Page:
to update in-place the seed stored in the ESP, and the random seed to pass to the OS from it via
SHA256 hashing in counter mode. This ensures that different physical systems that boot the same
"golden" OS image — i.e. containing the same random seed file in the ESP — will still pass a
different random seed to the OS. It is made sure the random seed stored in the ESP is fully
overwritten before the OS is booted, to ensure different random seed data is used between subsequent
<para>See <ulink url="">Random Seeds</ulink> for
further information.</para></listitem>
<listitem><para>A binary random data field, that is used for generating the random seed to pass to
the OS (see above). Note that this random data is generally only generated once, during OS
installation, and is then never updated again.</para></listitem>
<para>Many of these variables are defined by the <ulink
url="">Boot Loader Interface</ulink>.</para>
<title>Boot Counting</title>
<para><command>systemd-boot</command> implements a simple boot counting mechanism on top of the <ulink
url="">Boot Loader Specification</ulink>, for automatic and unattended
fallback to older kernel versions/boot loader entries when a specific entry continuously fails. Any boot loader
entry file and unified kernel image file that contains a <literal>+</literal> followed by one or two numbers (if
two they need to be separated by a <literal>-</literal>), before the <filename>.conf</filename> or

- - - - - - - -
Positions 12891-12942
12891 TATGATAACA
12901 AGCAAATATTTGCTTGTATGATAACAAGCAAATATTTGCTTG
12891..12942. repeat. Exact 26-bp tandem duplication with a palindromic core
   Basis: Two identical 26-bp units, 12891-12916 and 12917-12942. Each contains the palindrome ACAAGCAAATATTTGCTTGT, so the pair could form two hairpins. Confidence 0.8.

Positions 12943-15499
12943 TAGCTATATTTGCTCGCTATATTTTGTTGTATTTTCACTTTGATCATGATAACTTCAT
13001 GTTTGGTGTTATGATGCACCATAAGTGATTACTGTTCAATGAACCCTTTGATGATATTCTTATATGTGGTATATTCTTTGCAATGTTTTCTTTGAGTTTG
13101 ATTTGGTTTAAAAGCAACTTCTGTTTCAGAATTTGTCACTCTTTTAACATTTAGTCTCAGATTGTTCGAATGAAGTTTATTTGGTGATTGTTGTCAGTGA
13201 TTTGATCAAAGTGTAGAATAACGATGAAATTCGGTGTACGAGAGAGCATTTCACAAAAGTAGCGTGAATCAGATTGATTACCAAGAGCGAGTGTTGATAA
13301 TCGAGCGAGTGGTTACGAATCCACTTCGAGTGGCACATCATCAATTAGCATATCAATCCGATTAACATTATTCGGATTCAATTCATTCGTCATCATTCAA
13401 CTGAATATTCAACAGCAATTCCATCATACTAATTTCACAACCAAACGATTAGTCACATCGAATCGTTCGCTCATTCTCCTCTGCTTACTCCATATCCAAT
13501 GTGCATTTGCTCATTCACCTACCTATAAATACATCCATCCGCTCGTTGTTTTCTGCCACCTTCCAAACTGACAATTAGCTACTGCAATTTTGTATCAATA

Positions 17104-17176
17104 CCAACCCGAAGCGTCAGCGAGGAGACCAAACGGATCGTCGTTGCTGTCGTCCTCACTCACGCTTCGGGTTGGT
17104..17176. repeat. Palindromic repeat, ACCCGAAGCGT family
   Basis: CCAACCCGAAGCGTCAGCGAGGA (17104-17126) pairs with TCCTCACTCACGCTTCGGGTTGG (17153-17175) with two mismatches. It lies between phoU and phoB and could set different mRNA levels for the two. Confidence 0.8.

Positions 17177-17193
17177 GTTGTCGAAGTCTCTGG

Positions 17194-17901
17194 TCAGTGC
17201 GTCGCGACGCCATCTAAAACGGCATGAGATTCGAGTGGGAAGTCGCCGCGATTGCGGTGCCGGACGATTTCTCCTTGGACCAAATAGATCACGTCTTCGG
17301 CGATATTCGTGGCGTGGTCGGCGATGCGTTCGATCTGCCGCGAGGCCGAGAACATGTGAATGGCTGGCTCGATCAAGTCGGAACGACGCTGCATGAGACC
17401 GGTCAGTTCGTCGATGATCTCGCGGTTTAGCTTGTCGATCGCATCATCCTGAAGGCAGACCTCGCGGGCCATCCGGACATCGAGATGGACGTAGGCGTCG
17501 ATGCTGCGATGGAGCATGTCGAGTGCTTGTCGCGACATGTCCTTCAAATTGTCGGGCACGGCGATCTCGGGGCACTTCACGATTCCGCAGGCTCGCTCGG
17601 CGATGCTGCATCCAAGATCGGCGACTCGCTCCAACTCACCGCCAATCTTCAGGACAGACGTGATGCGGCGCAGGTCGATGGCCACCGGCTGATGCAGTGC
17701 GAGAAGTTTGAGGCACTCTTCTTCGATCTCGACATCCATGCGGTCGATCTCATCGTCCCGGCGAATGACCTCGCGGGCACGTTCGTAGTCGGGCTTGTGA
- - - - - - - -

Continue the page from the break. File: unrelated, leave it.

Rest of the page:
<filename>.efi</filename> suffix is subject to boot counting: the first of the two numbers ('tries left') is
decreased by one on every boot attempt, the second of the two numbers ('tries done') is increased by one (if 'tries
done' is absent it is considered equivalent to 0). Depending on the current value of these two counters the boot
entry is considered to be in one of three states:</para>
<listitem><para>If the 'tries left' counter of an entry is greater than zero the entry is considered to be in
'indeterminate' state. This means the entry has not completed booting successfully yet, but also hasn't been
determined not to work.</para></listitem>
<listitem><para>If the 'tries left' counter of an entry is zero it is considered to be in 'bad' state. This means
no further attempts to boot this item will be made (that is, unless all other boot entries are also in 'bad'
state), as all attempts to boot this entry have not completed successfully.</para></listitem>
<listitem><para>If the 'tries left' and 'tries done' counters of an entry are absent it is considered to be in